Hairy Flower Chafer Beetle – Trichiotinus piger
Family Scarabaeidae. Live adult beetles photographed at Illinois and near Marienville, Pennsylvania. Size: 15mm
Adult chafers eat the leaves and flowers of many deciduous trees, shrubs and other plants, but rarely cause any serious damage. However, their fat, white grubs (reaching 40-45 mm long when full grown) live in the soil and feed on plant roots, especially those of grasses and cereals, and are occasional pests in pastures, nurseries, gardens, and in grassy amenity areas like golf-courses. The injury to grassland and lawns results in poorly growing patches that quickly turn brown in dry weather; the grubs can be found immediately below the surface, usually lying in a characteristic comma-like position.
Scarab Beetle antennae have foldable, leaf-like plates called lamellae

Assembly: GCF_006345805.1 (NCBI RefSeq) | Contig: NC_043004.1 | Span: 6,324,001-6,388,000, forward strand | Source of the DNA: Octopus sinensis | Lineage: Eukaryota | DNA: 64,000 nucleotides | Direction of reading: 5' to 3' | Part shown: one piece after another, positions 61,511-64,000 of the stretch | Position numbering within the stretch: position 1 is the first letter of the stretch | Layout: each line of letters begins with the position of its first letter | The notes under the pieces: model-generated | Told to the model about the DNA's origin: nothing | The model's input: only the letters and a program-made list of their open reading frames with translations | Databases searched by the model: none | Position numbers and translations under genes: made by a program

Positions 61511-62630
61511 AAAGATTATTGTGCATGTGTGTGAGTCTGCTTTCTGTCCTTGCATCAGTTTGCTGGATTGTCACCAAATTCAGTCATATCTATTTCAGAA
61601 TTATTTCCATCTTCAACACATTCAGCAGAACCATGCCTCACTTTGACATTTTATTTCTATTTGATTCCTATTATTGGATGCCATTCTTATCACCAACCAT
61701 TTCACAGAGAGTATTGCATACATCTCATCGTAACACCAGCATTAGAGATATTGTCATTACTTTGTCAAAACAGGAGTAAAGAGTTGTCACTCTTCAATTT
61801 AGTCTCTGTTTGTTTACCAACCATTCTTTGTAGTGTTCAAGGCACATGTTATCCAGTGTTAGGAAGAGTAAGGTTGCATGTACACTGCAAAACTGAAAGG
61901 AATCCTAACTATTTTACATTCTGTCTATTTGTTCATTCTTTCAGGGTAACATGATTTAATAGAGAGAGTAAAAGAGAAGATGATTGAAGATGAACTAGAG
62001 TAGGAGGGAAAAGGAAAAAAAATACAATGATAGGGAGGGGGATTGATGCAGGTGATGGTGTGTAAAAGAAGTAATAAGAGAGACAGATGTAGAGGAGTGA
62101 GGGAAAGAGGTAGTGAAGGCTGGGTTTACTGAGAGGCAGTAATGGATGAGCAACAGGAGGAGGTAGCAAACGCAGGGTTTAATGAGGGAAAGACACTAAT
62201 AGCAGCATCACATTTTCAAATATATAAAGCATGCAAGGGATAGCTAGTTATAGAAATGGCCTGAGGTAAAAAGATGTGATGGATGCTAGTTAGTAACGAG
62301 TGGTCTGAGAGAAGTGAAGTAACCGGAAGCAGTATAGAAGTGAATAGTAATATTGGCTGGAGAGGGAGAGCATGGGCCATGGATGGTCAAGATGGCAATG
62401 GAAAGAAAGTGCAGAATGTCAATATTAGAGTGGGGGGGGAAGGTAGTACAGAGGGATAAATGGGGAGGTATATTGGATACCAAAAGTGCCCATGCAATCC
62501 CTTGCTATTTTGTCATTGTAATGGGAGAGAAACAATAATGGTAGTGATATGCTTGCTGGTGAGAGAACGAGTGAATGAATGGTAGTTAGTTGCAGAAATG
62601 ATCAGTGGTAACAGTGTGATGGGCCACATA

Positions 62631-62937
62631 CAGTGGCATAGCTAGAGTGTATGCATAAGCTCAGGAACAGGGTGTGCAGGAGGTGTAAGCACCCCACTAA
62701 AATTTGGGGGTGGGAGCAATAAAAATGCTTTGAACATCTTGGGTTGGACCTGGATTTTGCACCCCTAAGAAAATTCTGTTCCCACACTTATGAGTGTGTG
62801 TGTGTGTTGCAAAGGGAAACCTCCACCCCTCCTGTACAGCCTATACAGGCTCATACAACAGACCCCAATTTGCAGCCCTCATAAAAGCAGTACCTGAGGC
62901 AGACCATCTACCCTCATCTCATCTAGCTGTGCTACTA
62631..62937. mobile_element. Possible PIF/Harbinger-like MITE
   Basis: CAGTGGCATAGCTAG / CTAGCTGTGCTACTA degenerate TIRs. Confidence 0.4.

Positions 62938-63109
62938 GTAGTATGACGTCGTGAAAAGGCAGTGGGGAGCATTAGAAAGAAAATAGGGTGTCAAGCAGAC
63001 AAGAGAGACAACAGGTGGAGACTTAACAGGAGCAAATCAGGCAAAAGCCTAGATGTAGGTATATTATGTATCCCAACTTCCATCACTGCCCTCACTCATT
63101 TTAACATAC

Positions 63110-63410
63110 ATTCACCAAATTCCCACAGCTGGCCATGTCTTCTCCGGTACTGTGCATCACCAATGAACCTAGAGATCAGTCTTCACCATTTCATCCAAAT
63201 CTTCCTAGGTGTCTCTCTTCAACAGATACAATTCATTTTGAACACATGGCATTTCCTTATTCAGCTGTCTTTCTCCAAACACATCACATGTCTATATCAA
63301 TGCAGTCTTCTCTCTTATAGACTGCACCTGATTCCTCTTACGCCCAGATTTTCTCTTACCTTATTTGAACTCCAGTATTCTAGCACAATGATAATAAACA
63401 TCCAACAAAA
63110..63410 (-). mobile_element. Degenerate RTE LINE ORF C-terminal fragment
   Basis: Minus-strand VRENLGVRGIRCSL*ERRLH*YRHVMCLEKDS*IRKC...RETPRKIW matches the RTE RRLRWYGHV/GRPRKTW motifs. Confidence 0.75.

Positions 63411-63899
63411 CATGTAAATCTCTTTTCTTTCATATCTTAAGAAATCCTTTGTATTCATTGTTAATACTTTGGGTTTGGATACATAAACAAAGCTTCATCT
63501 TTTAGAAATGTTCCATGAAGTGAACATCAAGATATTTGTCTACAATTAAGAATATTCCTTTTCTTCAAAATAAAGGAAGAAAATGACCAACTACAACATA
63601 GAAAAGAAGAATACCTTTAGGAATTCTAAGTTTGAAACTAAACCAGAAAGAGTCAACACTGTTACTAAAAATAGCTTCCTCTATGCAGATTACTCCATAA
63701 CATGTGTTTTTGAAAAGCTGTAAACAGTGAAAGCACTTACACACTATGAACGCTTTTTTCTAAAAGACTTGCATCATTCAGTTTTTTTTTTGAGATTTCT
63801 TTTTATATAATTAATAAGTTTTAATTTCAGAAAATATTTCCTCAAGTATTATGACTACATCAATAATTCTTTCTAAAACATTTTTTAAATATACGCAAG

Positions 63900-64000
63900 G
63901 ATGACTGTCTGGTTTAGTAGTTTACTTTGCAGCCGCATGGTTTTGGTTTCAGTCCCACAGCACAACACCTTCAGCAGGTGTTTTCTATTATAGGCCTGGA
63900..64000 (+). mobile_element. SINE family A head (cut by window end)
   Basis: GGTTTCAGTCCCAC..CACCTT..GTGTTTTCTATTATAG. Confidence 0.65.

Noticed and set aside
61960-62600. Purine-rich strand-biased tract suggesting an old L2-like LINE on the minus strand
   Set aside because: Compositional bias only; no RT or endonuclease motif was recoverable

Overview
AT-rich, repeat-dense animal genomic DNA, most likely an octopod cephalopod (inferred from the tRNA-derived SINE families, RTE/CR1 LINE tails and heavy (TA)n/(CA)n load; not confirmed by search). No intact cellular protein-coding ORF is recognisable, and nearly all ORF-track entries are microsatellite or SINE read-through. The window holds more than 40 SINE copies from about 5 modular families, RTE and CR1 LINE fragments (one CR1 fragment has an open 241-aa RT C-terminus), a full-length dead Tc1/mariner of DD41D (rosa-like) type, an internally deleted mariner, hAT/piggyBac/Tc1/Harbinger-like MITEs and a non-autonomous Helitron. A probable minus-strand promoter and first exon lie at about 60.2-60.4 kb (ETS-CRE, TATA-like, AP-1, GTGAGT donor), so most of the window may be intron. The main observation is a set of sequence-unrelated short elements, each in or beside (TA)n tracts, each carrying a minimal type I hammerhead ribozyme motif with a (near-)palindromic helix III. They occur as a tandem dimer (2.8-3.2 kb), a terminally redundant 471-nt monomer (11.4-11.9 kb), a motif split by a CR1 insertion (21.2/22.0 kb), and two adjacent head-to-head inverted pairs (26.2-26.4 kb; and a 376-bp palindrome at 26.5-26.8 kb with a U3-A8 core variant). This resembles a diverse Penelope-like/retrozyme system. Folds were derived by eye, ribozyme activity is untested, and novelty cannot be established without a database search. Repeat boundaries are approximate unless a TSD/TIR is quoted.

The grubs sometimes attack vegetables and other garden plants, e.g. lettuce, rasberry, strawberry and young ornamental trees. Injury to the roots and rootstock causes small saplings and tender tap-rooted plants like lettuce, to wilt suddenly or to show stunted growth and a tendancy to shed leaves prematurely. Plants growing in rows are usually attacked in succession as the grubs move along from one plant to the next. Chafer grubs feed below ground for 3-4 years before changing into adult beetles.
One thing I find interesting about scarab beetles – they react to a camera flash by flinching and quickly furling thier antennae. Not many insects even notice a camera flash; some jumping spiders are notably flash-averse.
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